(formerly IRIN News) Journalism from the heart of crises

Climate change conference lacks unified voice, NGOs say

Manila - Two women and a child navigate a flooded street in suburban Pasig City east of Manila at the height of tropical storm Ketsana in 2009
Jason Gutierrez/IRIN

The Association of Southeast Asian Nations (ASEAN) is being criticized for weak collaboration and a failure to act at the latest international climate change conference in Bangkok.



"ASEAN is not acting as a bloc, and in the past two years we have seen no indicators of moving away from talk to action," Zelda Soriano, policy adviser for Greenpeace Southeast Asia, told IRIN on 7 April on the sidelines of the UN Framework Convention on Climate Change (UNFCC). The conference is a five-day event to continue hammering out details of climate change policy leading up to the November 2011 summit in Durban, South Africa.



A coalition of the regional offices of Greenpeace, Oxfam and WWF have called on ASEAN to unite in pushing for governance as well as an allocation of at least half of the Copenhagen Green Climate Fund, a source of support for environmental initiatives created in 2009.



"Coastal regions are already being [affected] and ASEAN needs to lobby for an equitable share of funding for climate change adaptation," said Sandeep Rai, adaptation policy coordinator for WWF. "The diversity in capabilities and resources prevents ASEAN from lobbying together," Rai added.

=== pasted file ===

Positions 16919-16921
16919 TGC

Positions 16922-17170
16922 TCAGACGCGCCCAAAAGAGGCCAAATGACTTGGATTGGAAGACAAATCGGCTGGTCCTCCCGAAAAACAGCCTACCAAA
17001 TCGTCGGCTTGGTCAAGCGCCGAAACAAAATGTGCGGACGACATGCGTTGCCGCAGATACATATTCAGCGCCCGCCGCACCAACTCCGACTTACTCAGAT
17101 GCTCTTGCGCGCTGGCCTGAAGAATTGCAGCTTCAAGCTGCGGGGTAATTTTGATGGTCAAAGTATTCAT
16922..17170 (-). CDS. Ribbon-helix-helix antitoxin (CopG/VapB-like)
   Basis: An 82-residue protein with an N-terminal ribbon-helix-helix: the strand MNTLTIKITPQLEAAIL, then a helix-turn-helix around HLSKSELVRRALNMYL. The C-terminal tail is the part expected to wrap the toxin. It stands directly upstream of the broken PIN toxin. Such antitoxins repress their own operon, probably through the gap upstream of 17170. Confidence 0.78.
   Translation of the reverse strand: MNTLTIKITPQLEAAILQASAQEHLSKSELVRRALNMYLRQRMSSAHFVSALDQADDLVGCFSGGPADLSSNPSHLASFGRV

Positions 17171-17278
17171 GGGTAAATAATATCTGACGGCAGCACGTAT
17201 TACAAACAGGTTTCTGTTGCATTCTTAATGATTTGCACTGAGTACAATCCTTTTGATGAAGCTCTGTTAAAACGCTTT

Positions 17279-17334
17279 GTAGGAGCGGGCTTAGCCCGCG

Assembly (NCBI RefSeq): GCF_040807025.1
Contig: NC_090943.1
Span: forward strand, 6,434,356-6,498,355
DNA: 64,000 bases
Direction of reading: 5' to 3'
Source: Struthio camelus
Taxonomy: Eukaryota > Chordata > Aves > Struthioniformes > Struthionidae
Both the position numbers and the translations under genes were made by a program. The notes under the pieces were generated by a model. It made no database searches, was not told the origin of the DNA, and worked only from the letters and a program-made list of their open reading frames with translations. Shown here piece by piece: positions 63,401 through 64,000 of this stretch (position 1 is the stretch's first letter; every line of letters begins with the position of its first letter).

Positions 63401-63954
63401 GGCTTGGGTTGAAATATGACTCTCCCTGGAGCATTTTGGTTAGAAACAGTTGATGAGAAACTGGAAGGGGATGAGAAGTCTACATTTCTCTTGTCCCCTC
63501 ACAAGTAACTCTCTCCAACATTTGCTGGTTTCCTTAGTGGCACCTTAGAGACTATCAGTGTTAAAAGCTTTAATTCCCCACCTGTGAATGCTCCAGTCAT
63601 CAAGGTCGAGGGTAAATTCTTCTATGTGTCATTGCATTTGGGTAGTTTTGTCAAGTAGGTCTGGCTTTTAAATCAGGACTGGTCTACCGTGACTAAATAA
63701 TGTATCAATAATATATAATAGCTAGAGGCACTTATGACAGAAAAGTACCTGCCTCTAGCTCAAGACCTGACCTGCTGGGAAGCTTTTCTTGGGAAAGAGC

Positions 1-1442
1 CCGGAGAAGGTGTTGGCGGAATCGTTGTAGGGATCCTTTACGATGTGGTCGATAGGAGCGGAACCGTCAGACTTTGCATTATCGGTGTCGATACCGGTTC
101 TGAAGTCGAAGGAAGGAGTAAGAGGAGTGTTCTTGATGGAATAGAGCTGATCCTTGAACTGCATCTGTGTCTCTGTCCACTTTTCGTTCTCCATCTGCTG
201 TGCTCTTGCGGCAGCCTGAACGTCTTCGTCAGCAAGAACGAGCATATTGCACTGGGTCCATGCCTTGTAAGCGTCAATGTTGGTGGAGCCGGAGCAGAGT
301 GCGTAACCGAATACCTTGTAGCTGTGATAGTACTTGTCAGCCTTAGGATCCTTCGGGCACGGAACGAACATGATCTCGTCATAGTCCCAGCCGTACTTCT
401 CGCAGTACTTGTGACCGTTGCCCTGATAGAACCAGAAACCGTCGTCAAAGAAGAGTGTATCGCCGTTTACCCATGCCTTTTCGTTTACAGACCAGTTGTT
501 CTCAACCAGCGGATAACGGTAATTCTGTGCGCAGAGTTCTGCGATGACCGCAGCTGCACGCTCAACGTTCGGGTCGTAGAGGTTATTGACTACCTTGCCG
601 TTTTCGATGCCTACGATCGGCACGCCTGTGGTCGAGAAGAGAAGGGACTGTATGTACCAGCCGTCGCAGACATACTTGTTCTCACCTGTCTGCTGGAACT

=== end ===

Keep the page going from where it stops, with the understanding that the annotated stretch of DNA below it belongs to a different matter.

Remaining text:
In the past, ASEAN, an association of 10 member nations dedicated to economic and political cooperation in Southeast Asia, declared a commitment to working toward "long-term cooperative actions to address climate change".



The final outcomes of the conference will be announced on 8 April, with the next ASEAN Working Group on Climate Change meeting in Hanoi in three weeks' time to prepare for the June UNFCC negotiations in Bonn, Germany.



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